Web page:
Guzaltan believes that if the dialogue between Turkey, Russia and Ukraine improves, provocations of non-regional actors can be prevented.

“Ukraine has long wanted to participate in the Turkic Council, an organization whose members are various Turkic-speaking countries.

As you know, there is a Turkic population in Ukraine – as there is in Russia. Therefore, it is natural that Ukraine wants to be members of the Turkic Council. I can say that maybe tomorrow Russia will ask the same question – because Russia has a common history with all these Turkic republics in Central Asia, and Russia itself has a significant Turkic population living there. I repeat my answer to your first question: if Ukraine becomes a member of the Turkic Council tomorrow, this does not mean that this Council will become anti-Russian. This is just an interregional organization whose task is to establish a dialogue between the countries of our region.”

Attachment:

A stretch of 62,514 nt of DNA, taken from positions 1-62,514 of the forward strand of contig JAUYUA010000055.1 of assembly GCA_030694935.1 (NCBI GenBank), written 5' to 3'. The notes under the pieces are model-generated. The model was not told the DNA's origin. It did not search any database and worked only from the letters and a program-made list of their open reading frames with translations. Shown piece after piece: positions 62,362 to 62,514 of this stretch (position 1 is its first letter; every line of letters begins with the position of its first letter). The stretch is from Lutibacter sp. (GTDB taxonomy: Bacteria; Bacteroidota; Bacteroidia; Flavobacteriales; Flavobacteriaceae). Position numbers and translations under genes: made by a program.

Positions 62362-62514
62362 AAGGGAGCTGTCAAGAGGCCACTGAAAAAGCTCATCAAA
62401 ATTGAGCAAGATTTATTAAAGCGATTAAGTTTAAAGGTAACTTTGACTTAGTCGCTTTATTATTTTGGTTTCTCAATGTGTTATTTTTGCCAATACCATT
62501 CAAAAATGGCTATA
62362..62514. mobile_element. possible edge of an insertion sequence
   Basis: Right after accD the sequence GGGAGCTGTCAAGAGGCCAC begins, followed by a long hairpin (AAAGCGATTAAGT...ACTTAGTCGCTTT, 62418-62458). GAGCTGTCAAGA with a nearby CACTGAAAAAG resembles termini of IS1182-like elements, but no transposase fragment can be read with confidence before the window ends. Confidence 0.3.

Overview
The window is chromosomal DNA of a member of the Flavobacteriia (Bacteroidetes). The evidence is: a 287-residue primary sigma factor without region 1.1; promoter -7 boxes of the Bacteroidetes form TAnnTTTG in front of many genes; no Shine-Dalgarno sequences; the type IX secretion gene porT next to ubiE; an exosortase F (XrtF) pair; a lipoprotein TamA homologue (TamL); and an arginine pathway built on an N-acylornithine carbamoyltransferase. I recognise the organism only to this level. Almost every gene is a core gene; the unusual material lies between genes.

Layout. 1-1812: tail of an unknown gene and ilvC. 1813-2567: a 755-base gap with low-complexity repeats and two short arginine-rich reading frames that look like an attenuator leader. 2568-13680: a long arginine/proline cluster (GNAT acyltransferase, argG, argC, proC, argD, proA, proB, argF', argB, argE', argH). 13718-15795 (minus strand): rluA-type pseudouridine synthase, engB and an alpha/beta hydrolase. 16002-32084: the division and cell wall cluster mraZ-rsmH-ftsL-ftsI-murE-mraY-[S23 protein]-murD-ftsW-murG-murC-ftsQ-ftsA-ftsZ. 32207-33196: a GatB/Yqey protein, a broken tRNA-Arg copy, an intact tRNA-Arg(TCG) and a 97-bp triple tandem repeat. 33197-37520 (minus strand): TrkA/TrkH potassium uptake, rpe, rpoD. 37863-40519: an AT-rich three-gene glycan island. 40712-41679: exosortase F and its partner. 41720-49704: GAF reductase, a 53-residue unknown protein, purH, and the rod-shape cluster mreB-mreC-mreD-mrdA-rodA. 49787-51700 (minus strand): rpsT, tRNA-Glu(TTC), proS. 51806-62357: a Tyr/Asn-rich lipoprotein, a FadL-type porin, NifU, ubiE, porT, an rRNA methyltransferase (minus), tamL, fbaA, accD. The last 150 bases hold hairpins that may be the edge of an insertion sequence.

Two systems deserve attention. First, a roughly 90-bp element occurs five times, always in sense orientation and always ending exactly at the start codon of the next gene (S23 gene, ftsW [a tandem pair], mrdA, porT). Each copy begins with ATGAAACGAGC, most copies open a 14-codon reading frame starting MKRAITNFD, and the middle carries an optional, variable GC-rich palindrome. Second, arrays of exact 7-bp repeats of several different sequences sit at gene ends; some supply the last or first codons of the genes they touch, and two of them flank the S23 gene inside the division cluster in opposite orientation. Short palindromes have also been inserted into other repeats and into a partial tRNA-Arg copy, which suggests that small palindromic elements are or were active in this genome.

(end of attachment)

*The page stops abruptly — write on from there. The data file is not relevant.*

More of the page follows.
Russia could become a member of the Turkic Council

“So, I hope that in the future Russia will also become a member of this union – it has a common history with the Turkic republics and its own large Turkic population, so why not Russia, as well as Ukraine, become a member of the Turkic Council? Look, it seems to me, there is such a Russian proverb, I saw that even President Putin used it in his speech about the “Turkic world”: “scrape the Russian – you will find a Tatar”. And for us, Tatars are also part of the Turkic community. That is, Russian history is not too far from Turkic culture, we share the same culture.” the Turkish expert said.

Güzaltan made the following evaluations regarding Turkey-Russia relations; “If you look at Russian-Turkish relations from the bright side, you will see cooperation in various fields. For example, in the field of military industry. Turkey has purchased the S-400 air defense system from Russia, and in the future, it may ask to buy the S-500.